Nikki Bush in conversation with Rev. Alistair Anquetil, discuss the important topic of managing grief and loss in the time of Covid, including the validity and impact of incomplete grief and lack of closure. Alistair is one of the ministers at St Columba’s Presbyterian Church in Parkview, Johannesburg, together with Rev. Jaco Bester. His deep spirituality belies his ability to connect easily and naturally with people from all walks of life. Alistair’s insights and wise counsel are often sought when people are facing moments of crisis and celebration. During the global pandemic, Alistair and his staff, like many other institutions of faith, have been overwhelmed with death and loss as a result of the Covid-19 virus. For more information visit or


  • What to say when someone has died
  • The concepts of lack of closure and delayed grief
  • How people are saying farewell to loved ones in a time of social distance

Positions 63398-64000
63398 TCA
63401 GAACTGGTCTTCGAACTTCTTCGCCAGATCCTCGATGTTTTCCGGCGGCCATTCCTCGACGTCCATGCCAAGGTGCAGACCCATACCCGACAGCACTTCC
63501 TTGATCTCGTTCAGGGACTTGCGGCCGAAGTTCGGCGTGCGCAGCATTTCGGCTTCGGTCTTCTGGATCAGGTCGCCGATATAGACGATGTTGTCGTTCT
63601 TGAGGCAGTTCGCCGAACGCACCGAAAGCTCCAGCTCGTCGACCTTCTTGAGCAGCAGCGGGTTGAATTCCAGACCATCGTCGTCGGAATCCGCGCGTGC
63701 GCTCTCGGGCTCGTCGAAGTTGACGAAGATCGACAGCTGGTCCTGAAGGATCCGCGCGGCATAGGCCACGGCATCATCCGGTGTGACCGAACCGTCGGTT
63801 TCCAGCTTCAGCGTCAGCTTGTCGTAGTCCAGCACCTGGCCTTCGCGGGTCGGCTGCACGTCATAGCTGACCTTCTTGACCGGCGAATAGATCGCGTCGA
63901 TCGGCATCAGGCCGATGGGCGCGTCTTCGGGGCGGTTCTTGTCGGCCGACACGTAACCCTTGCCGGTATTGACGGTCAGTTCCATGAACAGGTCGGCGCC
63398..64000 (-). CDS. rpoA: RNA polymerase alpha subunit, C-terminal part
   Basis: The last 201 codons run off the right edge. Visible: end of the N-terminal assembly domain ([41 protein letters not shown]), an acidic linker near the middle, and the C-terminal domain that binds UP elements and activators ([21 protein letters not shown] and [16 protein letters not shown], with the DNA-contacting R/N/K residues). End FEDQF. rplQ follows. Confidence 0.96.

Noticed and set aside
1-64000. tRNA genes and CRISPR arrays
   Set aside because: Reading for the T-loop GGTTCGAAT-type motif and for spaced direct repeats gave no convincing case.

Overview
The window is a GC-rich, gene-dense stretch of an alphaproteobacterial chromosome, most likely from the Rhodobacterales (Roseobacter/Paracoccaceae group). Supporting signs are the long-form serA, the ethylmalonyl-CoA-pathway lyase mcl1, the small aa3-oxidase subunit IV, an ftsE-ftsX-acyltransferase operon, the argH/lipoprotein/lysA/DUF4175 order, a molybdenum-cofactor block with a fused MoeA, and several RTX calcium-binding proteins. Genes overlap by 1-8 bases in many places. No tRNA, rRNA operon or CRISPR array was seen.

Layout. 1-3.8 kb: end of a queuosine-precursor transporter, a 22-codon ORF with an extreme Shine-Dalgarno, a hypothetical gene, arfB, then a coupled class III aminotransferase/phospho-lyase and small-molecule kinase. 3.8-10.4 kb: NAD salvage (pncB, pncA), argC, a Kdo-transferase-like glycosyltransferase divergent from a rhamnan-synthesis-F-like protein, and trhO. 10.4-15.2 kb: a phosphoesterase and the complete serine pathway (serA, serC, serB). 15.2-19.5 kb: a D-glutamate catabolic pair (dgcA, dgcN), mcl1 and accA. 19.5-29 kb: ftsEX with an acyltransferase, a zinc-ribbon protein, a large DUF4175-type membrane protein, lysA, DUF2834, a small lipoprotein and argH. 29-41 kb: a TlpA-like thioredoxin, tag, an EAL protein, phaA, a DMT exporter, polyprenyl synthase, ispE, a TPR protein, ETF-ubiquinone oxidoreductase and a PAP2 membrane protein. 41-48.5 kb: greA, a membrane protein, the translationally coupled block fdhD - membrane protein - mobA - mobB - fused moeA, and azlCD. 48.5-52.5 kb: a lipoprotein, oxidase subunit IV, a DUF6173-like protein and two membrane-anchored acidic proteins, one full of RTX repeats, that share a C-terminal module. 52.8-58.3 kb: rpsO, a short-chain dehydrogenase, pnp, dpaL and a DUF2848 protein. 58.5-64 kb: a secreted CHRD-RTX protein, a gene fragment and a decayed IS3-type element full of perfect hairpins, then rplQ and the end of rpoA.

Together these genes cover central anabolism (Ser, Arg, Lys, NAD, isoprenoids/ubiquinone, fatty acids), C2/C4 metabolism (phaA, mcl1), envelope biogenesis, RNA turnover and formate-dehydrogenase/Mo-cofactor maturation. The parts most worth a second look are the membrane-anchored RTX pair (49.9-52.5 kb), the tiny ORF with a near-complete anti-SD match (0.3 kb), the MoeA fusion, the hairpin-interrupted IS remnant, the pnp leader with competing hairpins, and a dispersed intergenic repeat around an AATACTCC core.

• The importance of maintaining a sense of community and support even in a hybrid world
  • How do we create rituals in a time of social distance?
  • How grief is situational and contextual – no two journeys are the same
  • Survivor’s guilt and how important it is to let go of guilt to heal and move forward
  • Grief and loss is a journey that continues – there is no full stop you are working towards
  • The journey with grief has different tempos and support is not just needed at the beginning when things are intense
  • How teams should not be left in a vacuum when one of their members dies
  • The problems with isolation
  • Death as a time of deep reflection

“There’s a sense of, enduring of persevering, of looking for a better day. And then there’s also the sense of trying to extract, some of what is gifted to us, in very difficult times.”

“I think it’s so hard to say those words, “I’m so sorry for your loss.” Actually there’s nothing much more we can say. People often obsess about what to say?”

“Very few of us I think experience death without a sense of guilt, and that guilt comes in so many different ways, perhaps for not being the best, father, brother or husband.”

“In a counselling situation, if I can leave that space, having alleviated some of the guilt in whatever shape, size, or form off somebody’s shoulders, I feel that we’ve moved forward”

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